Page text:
Diverger managing director Nathan Jacobsen (left) and Centrepoint CEO John Shuttleworth.

A potential merger between Diverger and Centrepoint Alliance that would have created the industry’s third largest licensee has been called off after talks failed to progress.

Diverger proposed the acquisition of Centrepoint in late June, which would have put it behind only Insignia and AMP in terms of adviser numbers.

Updating the ASX on Monday morning, Centrepoint stated discussions with Diverger had not progressed and, reiterated its view, the non-binding offer did not adequately reflect the company’s value. However, it stated it will continue to consider “industry consolidation opportunities”.

Diverger added that after initiating discussions and presentations with Centrepoint’s directors there was yet to be “meaningful engagement” from the board, and it had not been granted the ability to conduct any due diligence.

Diverger believed there were “compelling benefits” to both organisation’s shareholders and advisers through creating a combined entity that would create a market-leading adviser business.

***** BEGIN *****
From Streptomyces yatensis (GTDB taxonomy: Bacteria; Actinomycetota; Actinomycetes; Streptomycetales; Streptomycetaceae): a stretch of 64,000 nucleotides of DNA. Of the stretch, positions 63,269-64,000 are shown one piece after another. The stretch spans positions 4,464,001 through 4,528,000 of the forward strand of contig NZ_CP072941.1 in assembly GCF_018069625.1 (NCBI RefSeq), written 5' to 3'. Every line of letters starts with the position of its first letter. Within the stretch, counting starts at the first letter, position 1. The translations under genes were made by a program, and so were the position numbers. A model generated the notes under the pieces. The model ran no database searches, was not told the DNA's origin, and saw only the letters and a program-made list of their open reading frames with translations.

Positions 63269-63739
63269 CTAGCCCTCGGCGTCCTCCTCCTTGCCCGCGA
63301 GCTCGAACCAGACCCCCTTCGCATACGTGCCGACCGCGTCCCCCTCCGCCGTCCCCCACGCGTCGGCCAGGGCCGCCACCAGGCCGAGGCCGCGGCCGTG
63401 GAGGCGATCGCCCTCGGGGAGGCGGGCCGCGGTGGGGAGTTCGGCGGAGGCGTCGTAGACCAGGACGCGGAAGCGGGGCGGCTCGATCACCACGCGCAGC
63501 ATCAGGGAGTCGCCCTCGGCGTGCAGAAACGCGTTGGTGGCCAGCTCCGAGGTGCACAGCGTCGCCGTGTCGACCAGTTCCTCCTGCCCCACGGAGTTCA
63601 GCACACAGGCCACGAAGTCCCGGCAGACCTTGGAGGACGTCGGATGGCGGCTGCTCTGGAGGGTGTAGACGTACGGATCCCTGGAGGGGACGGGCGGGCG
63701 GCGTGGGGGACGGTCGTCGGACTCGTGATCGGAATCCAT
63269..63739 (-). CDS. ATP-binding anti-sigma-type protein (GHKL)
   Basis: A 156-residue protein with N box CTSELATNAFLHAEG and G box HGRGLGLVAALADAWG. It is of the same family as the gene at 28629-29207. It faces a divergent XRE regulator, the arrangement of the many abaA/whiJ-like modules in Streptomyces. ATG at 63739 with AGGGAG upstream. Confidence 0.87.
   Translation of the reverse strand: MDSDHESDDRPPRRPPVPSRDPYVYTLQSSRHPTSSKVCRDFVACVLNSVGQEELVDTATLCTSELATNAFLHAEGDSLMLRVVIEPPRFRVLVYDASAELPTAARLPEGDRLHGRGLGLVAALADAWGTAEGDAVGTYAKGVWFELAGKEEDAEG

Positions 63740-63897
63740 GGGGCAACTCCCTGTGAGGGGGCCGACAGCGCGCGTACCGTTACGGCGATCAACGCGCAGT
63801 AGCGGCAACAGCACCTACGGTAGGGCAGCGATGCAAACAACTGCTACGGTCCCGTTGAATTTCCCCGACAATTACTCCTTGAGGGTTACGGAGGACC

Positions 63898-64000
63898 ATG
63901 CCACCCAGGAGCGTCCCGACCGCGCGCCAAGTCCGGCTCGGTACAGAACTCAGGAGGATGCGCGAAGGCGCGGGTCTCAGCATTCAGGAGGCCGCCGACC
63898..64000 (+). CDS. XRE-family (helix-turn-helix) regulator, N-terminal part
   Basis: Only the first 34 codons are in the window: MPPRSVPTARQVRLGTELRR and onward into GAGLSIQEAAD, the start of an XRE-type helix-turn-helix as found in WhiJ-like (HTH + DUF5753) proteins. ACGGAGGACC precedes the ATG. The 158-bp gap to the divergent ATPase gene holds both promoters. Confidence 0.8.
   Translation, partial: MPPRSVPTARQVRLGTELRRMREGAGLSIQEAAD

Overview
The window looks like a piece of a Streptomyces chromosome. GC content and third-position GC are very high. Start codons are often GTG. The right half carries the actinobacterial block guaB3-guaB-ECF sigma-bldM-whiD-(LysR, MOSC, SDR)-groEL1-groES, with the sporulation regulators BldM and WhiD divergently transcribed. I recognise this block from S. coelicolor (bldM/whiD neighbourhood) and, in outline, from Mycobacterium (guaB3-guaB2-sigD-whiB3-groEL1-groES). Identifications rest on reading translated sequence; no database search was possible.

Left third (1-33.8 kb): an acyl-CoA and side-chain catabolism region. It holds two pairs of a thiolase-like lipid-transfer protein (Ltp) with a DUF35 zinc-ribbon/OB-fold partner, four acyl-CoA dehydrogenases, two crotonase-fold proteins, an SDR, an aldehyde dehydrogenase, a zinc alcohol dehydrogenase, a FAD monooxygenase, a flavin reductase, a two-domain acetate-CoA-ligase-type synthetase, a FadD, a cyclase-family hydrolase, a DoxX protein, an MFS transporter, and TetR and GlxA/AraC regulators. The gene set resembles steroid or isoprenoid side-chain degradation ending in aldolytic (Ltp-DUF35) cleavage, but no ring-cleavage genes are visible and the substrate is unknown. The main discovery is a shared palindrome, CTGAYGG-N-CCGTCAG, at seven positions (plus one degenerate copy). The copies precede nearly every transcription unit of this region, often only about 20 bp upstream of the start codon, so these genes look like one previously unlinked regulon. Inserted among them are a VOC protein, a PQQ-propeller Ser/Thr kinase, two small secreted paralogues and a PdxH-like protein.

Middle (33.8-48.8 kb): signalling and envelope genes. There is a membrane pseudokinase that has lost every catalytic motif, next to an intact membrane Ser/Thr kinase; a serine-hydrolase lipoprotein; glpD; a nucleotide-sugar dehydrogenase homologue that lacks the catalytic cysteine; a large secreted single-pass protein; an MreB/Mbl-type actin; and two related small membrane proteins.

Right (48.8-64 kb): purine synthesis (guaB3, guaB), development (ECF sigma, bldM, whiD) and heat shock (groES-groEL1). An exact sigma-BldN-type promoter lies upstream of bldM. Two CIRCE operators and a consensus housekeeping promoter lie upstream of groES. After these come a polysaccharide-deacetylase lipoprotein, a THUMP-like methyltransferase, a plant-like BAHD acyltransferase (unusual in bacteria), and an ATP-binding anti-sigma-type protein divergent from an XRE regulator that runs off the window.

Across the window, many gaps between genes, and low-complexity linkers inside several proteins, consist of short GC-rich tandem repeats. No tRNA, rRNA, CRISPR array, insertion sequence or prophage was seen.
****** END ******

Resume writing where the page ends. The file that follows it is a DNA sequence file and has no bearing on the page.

The 32.5 cent per share offer price represented a 29.8 per cent premium to Centrepoint’s Volume Weighted Average Price for the six months to 22 June 2022.

According to figures from Wealth Data at the time the merger was proposed, Centrepoint had 521 advisers while Diverger had 464.

Diverger managing director Nathan Jacobsen previously told Professional Planner the merger provided scale. “What the scale brings is capacity to invest,” he said.

“With the withdrawal of the large institutions from the market many of the service providers are small companies who have limited resources not dissimilar to the advice practices themselves.”

Diverger was previously known as Easton Investments Management and holds the licensees for Merit Wealth, GPS Wealth, Paragem and the SMSF Expert.

Centrepoint previously acquired ClearView’s wealth arm last August which included Matrix Planning Solutions and Clearview Financial Advice which helped ClearView separate its product and advice businesses.

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